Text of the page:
These alternatives can also be beneficial in cases where employers attempt to fire an employee due to health-related limitations or disabilities instead of providing reasonable accommodations like modifying their tasks and duties. The chances of successful litigation by workers in these situations is alarmingly high since provides legal protection against marginalizing an employee due to medical disabilities.

As such, while taking disciplinary action against workers who file false workers’ comp claims might seem desirable in order to minimize costs relating to these kinds of accusations and lawsuits, it should also be noted that when faced with genuine injuries, terminating an employee should still remain the last resort for employers, especially if manageable solutions already exist within the workplace environment.


In conclusion, firing an employee who files a workers’ compensation claim should still remain a last resort for employers after all alternatives have been considered. Employers should keep in mind the importance of providing reasonable accommodations before dismissing a worker who has sustained injuries on-the-job and understand the potential risks involved with disregarding such regulations put into place by state laws to protect both parties against any frivolous litigation that may arise. In the next section we will discuss overall conclusions around when it is acceptable or unacceptable for an employer to fire a worker who has filed a workers comp claim.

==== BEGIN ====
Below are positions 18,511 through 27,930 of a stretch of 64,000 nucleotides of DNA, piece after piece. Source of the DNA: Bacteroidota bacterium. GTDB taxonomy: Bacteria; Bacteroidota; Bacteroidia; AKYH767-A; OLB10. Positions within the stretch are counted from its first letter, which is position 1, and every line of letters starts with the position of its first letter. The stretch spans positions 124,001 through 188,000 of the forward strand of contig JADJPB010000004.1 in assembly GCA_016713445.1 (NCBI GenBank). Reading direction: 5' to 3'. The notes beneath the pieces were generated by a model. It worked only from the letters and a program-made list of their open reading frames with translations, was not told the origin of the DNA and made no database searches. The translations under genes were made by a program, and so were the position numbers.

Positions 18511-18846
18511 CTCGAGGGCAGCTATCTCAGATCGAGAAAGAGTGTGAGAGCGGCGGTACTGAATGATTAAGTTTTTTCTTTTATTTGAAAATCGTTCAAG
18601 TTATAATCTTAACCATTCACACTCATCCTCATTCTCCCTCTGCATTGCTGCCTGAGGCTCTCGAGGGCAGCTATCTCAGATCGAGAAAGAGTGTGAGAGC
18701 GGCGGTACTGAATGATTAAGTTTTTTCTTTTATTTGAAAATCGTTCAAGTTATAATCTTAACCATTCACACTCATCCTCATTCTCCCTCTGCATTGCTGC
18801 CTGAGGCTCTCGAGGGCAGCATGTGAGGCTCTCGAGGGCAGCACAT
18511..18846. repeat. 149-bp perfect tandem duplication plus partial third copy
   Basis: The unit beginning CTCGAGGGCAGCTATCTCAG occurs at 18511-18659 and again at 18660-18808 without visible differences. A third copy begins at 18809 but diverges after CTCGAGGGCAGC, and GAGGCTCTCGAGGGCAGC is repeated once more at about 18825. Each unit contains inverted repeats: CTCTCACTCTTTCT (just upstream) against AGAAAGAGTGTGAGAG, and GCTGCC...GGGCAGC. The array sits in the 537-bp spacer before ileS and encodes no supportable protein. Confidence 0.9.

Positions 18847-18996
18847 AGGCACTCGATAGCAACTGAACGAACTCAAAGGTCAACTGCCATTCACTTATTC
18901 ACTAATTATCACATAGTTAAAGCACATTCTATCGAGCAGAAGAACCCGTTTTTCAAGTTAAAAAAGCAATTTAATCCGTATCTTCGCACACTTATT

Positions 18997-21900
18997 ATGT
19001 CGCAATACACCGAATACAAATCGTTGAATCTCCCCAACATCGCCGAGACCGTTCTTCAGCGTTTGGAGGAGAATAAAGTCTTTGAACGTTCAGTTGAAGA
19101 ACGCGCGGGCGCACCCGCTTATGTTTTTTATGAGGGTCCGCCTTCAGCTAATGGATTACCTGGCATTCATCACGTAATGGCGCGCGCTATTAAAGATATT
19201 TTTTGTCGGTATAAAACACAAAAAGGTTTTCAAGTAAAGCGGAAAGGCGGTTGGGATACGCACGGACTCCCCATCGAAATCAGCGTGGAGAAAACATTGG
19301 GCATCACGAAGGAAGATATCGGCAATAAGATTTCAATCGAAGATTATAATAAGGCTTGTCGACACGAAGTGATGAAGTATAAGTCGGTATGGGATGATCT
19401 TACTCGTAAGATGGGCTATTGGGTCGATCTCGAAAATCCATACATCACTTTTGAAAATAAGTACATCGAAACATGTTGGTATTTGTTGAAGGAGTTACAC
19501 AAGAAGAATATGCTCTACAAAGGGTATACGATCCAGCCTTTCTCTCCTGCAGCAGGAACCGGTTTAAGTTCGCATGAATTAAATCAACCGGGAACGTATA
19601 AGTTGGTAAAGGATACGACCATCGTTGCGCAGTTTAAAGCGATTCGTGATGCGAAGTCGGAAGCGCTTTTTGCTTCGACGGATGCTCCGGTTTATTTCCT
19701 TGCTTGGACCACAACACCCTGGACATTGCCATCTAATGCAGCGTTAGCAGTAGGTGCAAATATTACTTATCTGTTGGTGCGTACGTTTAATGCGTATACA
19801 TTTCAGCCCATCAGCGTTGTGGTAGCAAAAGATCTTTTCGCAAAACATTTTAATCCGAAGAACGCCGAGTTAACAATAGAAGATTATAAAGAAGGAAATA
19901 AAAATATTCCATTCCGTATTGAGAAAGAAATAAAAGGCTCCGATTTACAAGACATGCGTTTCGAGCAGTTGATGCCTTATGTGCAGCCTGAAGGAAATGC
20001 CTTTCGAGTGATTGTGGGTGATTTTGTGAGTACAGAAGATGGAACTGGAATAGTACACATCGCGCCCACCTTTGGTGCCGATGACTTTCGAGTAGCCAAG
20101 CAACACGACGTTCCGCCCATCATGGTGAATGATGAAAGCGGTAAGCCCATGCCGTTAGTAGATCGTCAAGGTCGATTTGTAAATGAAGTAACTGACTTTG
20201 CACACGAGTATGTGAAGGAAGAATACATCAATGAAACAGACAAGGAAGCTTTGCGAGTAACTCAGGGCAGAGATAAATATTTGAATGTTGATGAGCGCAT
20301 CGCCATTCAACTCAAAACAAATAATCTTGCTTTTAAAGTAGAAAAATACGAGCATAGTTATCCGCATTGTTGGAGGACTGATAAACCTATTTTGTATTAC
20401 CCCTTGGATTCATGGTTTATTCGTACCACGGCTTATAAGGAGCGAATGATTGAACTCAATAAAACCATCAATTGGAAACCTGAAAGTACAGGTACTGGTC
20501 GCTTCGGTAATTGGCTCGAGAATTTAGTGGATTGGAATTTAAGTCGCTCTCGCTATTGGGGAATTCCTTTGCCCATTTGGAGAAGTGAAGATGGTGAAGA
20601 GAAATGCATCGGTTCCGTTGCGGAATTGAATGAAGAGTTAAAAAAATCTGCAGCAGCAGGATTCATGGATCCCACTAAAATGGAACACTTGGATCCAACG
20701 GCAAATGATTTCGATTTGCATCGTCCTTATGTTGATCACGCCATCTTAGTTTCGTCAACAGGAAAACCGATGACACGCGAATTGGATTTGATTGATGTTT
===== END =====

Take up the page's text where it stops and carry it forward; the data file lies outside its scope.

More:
The question of whether an employee can be fired for filing a workers’ compensation claim is a complex one. While there are some statutes and laws that protect employees from being fired for filing a worker’s compensation claim, these protections are not absolute in every circumstance. It is important for employees to understand their rights, and to know when an employer’s actions may cross the line into illegal retaliation. In some cases, an employer may need to find other means of dealing with an employee filing a worker’s compensation claim.

On the other hand, employers also have the right to manage their business and to protect their interests as long as they act within the scope of the law. Employers should review applicable laws in their state or jurisdiction before taking any disciplinary action against an employee so that they are aware of any penalties they face if they violate those laws. Ultimately, both employers and employees should be mindful of one another’s rights so that they can help create safe workplaces where workers feel comfortable asking for the help they need when injuries or illnesses occur.

  • According to the Bureau of Labor Statistics (BLS), over 20% of employees who reported workplace injuries or illnesses were fired or suspended by their employer in 2019.
  • A 2005 study found that approximately 8% of employees who made claims for workers’ compensation benefits reported being terminated shortly after making the claim.
  • A study conducted in 2018 concluded that a large majority (over 84%) of employers cannot terminate an employee solely on the basis of filing a workers’ compensation claim.

Frequently Asked Questions and Responses

What potential consequences could an employee face if they are fired for filing a workers’ compensation claim?